Early Bustle Ball gown

Last year in May, Izabella from Prior Attire organized a Victorian ball in Bath. I didn’t go, but I saw a lot of images of the event, and many gorgeous visitors. I decided at that point that it’d be worthwhile to put the event on my wish-list, just to see if it’d be possible to go one time. It would have to involve a holiday as I don’t actually live in the UK, but it’s always fun to dream.

Shortly after the ball, the theme for next year was announced, namely early bustle. Even though I had no concrete plans to go, I started looking at gowns from that period and eventually decided to just make one! There’s another ball a bit closer to home in January, so if I could manage to finish before then I’d be able to wear it anyway.

So a new project was started! I now have the corset and bustle/petticoat finished, and it’s time to start working on the dress.

When settling on what to make, I started with looking at ball-gowns from this period, namely 1870-1876. I found quite quickly that most are actually a bit too frilly for my taste. Most dresses I saw had some elements I didn’t like. Some had a lot. I quickly decided that the ruching you see a lot was not for me.

Something like this was a nope…

Le Monde Elégant 1870:

So instead, I went looking for what I did want, to see if I could incorporate this into one design. First up was color! I didn’t have too much choice, as I wanted to buy the fabric at an outlet. This made buying silk possible budget-wise, but given how much I’d need I would depend on stock. Almost all ball-gowns in fashion plates are white or pastel. The very occasional red or black appears, but pink and baby-blue were definitely popular. It’s a little too sweet for me though. So I decided to go for a light green/yellow/sand color if I could find it.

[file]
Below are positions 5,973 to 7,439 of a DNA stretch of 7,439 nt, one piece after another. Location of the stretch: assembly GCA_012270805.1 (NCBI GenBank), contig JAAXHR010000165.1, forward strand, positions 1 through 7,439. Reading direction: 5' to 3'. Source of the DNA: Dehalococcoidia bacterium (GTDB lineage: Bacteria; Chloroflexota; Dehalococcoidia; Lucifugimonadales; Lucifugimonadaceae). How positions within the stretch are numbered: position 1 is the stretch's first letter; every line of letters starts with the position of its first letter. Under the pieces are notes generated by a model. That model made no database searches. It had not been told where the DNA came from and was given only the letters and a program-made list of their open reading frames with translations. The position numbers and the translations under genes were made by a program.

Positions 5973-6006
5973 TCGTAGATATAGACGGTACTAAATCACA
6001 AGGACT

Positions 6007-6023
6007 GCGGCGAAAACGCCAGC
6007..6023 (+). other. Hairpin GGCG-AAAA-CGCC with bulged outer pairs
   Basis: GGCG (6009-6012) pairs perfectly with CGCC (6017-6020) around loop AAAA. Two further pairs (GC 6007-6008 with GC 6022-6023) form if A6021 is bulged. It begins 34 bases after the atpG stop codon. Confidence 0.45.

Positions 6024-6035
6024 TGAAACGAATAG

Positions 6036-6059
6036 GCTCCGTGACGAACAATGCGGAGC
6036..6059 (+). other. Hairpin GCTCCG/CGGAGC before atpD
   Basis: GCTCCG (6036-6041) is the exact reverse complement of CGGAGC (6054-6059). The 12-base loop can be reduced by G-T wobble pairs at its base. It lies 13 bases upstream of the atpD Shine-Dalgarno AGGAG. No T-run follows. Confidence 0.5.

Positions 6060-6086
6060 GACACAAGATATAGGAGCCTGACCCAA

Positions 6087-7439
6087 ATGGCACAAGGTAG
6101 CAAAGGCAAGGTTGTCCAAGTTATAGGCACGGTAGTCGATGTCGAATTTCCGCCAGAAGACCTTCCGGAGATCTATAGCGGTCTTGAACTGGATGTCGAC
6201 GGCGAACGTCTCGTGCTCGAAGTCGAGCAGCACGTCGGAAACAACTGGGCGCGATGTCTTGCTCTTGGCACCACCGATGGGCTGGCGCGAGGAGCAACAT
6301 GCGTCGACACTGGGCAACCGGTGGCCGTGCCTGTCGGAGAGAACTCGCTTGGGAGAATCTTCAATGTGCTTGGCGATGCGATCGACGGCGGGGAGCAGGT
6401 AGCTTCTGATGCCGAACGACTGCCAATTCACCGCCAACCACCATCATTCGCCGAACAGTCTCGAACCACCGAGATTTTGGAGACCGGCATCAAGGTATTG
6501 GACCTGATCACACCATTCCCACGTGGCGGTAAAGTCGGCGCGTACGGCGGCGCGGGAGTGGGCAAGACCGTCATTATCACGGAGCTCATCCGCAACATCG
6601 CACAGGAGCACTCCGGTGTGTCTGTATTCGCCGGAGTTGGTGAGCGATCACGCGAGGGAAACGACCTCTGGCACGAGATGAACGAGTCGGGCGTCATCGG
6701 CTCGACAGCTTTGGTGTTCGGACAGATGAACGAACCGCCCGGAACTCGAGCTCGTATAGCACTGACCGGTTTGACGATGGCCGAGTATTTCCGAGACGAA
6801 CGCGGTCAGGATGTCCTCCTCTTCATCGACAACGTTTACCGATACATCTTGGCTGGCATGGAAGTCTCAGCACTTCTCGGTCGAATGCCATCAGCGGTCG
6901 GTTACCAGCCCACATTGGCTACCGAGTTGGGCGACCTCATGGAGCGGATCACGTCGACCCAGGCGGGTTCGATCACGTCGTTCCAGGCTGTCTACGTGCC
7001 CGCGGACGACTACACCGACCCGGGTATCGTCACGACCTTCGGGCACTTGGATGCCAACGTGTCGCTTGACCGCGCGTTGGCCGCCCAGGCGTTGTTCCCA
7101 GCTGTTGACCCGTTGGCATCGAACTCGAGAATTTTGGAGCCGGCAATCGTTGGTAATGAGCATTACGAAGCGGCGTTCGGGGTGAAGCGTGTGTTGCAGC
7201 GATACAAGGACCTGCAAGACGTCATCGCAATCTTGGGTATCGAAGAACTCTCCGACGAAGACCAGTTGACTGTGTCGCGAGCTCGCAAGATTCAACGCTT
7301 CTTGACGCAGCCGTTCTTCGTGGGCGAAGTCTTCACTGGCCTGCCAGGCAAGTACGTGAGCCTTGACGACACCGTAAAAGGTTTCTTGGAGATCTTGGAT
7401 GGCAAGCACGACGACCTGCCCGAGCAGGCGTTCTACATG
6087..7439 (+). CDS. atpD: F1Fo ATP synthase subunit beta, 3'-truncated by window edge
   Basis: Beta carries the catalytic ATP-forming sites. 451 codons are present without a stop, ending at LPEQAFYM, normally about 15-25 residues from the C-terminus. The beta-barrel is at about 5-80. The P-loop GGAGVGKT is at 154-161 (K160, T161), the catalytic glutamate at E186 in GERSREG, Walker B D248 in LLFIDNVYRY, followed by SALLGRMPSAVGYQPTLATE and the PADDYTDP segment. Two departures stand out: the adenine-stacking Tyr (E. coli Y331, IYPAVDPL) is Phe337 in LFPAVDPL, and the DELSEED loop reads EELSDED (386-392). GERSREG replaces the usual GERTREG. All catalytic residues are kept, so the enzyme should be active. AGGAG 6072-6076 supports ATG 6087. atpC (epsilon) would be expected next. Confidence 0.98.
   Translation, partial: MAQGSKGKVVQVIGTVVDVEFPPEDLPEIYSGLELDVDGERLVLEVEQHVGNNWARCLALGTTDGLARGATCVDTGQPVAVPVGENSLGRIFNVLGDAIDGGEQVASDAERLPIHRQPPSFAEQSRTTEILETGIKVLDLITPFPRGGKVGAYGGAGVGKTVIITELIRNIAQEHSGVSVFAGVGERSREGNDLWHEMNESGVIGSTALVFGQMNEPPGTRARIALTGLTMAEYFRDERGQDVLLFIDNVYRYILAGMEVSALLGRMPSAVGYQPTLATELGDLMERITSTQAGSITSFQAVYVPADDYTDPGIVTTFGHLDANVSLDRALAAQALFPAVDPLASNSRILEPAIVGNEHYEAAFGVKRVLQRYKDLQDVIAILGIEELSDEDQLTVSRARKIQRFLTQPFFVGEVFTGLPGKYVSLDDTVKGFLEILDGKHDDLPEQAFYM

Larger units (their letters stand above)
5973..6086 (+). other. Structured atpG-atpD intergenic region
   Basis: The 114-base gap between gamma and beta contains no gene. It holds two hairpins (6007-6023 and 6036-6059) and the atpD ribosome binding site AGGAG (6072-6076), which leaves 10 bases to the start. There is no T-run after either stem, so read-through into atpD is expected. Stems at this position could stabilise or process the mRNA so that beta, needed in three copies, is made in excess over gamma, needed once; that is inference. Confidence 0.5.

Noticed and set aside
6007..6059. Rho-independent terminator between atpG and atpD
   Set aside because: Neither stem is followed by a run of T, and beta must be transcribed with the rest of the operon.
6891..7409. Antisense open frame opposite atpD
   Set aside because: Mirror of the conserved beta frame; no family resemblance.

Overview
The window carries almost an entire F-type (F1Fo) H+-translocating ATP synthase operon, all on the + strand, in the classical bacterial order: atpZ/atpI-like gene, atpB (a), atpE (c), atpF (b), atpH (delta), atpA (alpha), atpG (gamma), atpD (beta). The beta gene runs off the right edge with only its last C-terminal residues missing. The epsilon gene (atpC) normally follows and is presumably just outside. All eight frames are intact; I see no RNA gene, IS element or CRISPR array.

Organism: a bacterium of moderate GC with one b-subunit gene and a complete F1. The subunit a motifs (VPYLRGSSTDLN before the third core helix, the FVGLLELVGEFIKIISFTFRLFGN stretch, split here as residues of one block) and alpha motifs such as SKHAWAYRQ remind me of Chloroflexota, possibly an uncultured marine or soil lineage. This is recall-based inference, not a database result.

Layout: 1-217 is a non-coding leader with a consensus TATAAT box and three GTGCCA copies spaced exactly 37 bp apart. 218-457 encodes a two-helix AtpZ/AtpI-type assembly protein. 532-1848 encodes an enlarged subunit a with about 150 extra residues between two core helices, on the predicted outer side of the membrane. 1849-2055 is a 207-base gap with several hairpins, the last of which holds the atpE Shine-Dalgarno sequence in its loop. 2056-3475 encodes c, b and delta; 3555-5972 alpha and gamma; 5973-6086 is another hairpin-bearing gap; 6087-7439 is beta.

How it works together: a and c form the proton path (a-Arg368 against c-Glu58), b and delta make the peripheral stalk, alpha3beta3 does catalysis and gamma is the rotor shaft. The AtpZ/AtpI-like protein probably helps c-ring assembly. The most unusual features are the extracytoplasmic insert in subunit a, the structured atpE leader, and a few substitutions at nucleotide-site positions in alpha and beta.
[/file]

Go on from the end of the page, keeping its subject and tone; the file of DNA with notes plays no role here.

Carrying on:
And that worked out! I bought a lovely thin but sturdy taffeta in a very pale yellow/lime color. It’s fairly difficult to photograph the color right, but this comes pretty close:

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On to the rest of the design! I knew I wanted a train, as almost all ballgowns seem to have one. It’s not always practical though, so I want a train I can bustle up or remove. This means having the train as an over-skirt so that I can either remove it or bustle it up by attaching ties on the inside, should be doable!

For the front and back overskirt, I decided to keep it simple. This’ll be my first time making a bustle, and I don’t want to make it too complicated for myself. So the bustle will be based on a pattern as shown in this video.

For the underskirt I don’t want a train, so I can wear the dress without one. Ideally with trim all the way around so the train can be removed. I’m not certain if I have enough fabric for a lot of pleating, so I settled on another type of trim. Lace! You see quite a lot of examples of sheer-ish black lace on top of light fabrics, something I really like. This brown dress is a nice example:

Le Monde Elégant 1870:

So, lace it is! I also decided that I want flowers. They’re so typical for the period, and can serve to bring a little color into the picture. I’m aiming for (dark)red.

For the bodice, I’m going for pleating, inspired by this image, although I’ll probably do the basic puff sleeve.

 

Although I haven’t got the lace and flowers I’ll eventually use, I pulled something from my stash just to look  at the color combinations.

 

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And with everything kept in mind, this is the initial design! I might change some things along the way, but this is the plan!

Bustle design

To finish off, shortly after I made the design image, I found this fashion plate. I love how the middle dress resembles my design. I might even go for the lace as bertha as well…

Godeys 1874:

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